[setup topic/libsolv] Does "obsoletes:" work?
Tue Oct 24 20:09:00 GMT 2017
On 23/10/2017 18:43, Ken Brown wrote:
> On 10/23/2017 7:38 AM, Jon Turney wrote:
>> On 21/10/2017 21:18, Ken Brown wrote:
>>> On 10/20/2017 6:24 PM, Ken Brown wrote:
>>>> Have you ever tested the "obsoletes:" feature of setup/libsolv?Â I
>>>> tried adding an "obsoletes:" line to setup.ini, and it didn't seem
>>>> to have any effect.
>> It seems I tested it back in May, so it might well have broken since :)
>> Here's a very small test repo I've been using for some tests:
>> But yes, your patch looks like it's needed for it to work correctly...
>>> It turns out that it *is* working (after a minor fix, attached), but
>>> not always as I expect.Â Suppose A requires B and C obsoletes B.
>>> Then the "obsoletes" statement appears to have no effect.Â If I
>>> remove the dependence of A on B, then setup does propose uninstalling
>>> B and installing C.
>>> I guess the issue is that libsolv interprets "C obsoletes B" as
>>> "uninstall B and install C", and it won't uninstall B while something
>>> requires it.
>> The 'targeted' vs. 'untargeted' distinction is relevant here? Perhaps
>> we are doing the wrong one?
> Maybe.Â I've read and re-read the discussion of this in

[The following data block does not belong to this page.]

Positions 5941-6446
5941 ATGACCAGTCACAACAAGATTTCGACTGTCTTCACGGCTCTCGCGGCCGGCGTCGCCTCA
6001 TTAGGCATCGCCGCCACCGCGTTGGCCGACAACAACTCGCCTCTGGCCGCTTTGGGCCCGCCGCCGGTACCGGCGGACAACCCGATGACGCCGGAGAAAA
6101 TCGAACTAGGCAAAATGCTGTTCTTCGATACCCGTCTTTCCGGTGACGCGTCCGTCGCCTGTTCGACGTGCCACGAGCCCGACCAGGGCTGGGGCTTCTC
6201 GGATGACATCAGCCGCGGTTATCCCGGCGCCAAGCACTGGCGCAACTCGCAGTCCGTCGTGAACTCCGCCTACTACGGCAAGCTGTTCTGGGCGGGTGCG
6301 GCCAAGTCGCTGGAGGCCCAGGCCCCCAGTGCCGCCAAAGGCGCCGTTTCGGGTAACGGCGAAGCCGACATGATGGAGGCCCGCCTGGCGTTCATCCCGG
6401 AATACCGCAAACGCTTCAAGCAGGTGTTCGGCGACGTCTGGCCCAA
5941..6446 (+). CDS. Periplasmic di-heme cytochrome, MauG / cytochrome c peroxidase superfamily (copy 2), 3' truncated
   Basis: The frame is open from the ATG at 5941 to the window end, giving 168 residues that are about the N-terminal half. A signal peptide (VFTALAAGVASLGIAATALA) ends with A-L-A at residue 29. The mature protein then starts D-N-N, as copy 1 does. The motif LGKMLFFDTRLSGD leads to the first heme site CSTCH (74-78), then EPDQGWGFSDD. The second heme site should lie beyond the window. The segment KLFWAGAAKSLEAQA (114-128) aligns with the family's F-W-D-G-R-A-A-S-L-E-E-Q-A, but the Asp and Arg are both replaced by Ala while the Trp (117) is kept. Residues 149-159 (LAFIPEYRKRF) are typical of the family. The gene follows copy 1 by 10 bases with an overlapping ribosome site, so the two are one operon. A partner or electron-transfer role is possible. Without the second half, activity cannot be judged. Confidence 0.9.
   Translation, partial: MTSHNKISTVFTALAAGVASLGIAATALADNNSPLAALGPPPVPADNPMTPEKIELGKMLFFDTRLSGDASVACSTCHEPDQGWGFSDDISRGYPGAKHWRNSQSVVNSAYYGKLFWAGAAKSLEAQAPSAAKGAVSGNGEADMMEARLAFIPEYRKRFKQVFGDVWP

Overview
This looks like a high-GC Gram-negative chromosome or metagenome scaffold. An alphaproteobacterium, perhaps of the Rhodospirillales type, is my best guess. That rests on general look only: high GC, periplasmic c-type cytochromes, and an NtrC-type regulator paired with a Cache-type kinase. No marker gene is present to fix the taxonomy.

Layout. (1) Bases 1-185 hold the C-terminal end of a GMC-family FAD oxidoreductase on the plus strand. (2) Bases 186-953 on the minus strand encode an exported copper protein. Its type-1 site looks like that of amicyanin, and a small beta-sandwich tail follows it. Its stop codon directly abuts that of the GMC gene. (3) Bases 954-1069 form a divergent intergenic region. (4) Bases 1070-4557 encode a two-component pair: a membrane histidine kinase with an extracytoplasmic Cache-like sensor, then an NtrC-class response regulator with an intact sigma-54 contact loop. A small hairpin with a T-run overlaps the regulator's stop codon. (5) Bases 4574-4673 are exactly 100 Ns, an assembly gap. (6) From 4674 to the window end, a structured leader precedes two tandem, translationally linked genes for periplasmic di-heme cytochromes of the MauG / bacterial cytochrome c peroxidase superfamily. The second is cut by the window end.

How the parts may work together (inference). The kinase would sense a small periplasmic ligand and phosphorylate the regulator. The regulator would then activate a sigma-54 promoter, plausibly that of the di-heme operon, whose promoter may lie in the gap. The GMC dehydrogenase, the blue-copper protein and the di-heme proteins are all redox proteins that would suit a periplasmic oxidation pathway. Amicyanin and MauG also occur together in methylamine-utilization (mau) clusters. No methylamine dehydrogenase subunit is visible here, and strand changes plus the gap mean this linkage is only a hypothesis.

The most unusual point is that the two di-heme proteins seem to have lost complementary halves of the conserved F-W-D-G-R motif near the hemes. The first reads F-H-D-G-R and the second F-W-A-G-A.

> libsolv-bindings.txt, and I'm still not sure I understand it.
Yeah, the documentation is a bit impenetrable.
> But here's a simpler case where "obsoletes" isn't working as I expect.
> Using your test repo, in which A requires C and obsoletes B, I start
> with none of the packages installed.Â I choose B for installation
> (either interactively or on the command line), and B gets installed.Â If
> I now run setup a second time, A and C get installed and B gets
> I expected A and C to be installed on the first run.Â I don't think this
> has anything to do with targeted vs. untargeted, because that
> distinction is only relevant for updating installed packages.
I guess I had the opposite expectation (if I ask for A to be installed,
that's what should happen, because if it insists on upgrading it behind
my back there's no way to do that...)
The actual behaviour you mention fits what's described there pretty well.
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